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Green the C’wealth Games legacy

delhi Updated: Oct 03, 2010 23:46 IST
Bharati Chaturvedi
Bharati Chaturvedi
Hindustan Times
Highlight Story

The Games have begun. Reports are the builders of the Commonwealth Games Village may not receive back the R200 crore they deposited, because of their sloppy work. If this happens, what can we use the funds for? My solution is to split it into two.

The first, about R100 crores, should be invested in making amends for the un-greening of the city. The 1,500 blueline buses laid off during the Games should now be greened and doubled. Vendors, who use non-motorised carts, should be greened too and infrastructure for them should be improved. Other workers who contribute to the city should be included though green planning. And finally, we should identify the 25 most used public sites and convert them to alternative energy sources.

The second chunk of Rs 100 crores should be spent making high-quality, climate response housing for the slum dwellers. In particular, people around the Games venues who were forced to leave and lose their incomes. I would have liked to suggest bringing down the Games village as a way to free up the Yamuna banks, but it won’t happen. Instead, the village can be a slum rehabilitation site.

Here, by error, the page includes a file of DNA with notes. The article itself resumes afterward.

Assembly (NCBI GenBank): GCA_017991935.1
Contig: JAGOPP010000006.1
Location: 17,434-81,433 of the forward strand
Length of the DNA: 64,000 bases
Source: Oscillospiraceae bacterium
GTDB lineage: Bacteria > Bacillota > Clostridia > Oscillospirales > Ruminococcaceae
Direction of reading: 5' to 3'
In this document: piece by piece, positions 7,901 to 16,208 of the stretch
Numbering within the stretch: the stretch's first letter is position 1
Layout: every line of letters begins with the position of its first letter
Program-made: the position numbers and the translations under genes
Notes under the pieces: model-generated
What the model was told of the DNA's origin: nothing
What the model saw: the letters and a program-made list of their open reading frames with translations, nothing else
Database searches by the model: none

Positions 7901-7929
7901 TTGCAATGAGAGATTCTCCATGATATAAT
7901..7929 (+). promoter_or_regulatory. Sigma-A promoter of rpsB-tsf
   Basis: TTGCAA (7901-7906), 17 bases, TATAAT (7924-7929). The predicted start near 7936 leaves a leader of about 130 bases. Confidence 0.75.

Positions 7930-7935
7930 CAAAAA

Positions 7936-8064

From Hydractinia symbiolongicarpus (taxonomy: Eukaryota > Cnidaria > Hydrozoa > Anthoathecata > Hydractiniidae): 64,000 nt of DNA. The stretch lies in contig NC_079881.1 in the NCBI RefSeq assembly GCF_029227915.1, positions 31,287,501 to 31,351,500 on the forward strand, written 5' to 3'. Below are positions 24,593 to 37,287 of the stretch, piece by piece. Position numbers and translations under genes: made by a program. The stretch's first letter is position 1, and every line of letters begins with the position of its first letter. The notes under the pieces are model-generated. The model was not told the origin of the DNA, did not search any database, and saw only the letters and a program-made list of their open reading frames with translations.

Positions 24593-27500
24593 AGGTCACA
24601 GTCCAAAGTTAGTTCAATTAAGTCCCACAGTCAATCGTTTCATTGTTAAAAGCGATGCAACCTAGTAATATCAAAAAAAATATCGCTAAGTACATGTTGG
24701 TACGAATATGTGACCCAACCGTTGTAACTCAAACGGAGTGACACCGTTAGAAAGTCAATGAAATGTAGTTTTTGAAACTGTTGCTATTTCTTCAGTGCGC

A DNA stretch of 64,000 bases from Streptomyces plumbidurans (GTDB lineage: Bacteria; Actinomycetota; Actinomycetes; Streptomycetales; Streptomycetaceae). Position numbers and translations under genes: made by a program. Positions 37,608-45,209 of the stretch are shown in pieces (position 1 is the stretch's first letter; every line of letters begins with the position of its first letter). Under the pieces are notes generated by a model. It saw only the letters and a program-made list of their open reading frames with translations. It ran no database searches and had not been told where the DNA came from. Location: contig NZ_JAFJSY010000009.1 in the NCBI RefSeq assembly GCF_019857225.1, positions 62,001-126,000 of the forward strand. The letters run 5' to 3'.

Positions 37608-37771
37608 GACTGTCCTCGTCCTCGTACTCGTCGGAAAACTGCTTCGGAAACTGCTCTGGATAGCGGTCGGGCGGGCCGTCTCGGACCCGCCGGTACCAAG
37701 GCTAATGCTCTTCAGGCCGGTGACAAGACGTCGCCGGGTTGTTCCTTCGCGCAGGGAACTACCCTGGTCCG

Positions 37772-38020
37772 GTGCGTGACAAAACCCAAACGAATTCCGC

Even if the CWG could not be sustainable, it’s legacy can do better.

Ignore the Drab Walls

It’s the time of year when homes are beautified. Before painting the house, ask if you can do without it? A new study by Dr Weisskopf and his colleagues, finds exposure to lead during our lifetime increases the chances of getting Parkinson’s disease.

Most paint contains lead and the dust enters our bodies. Although the causes of Parkinson’s are unclear, it is likely a combination of genetics and toxics. Lead harms the nervous system, also the system Parkinson’s targets. Avoiding lead exposure is key to an active mind. If you don’t know where to start — try using paints without lead, or skip painting entirely.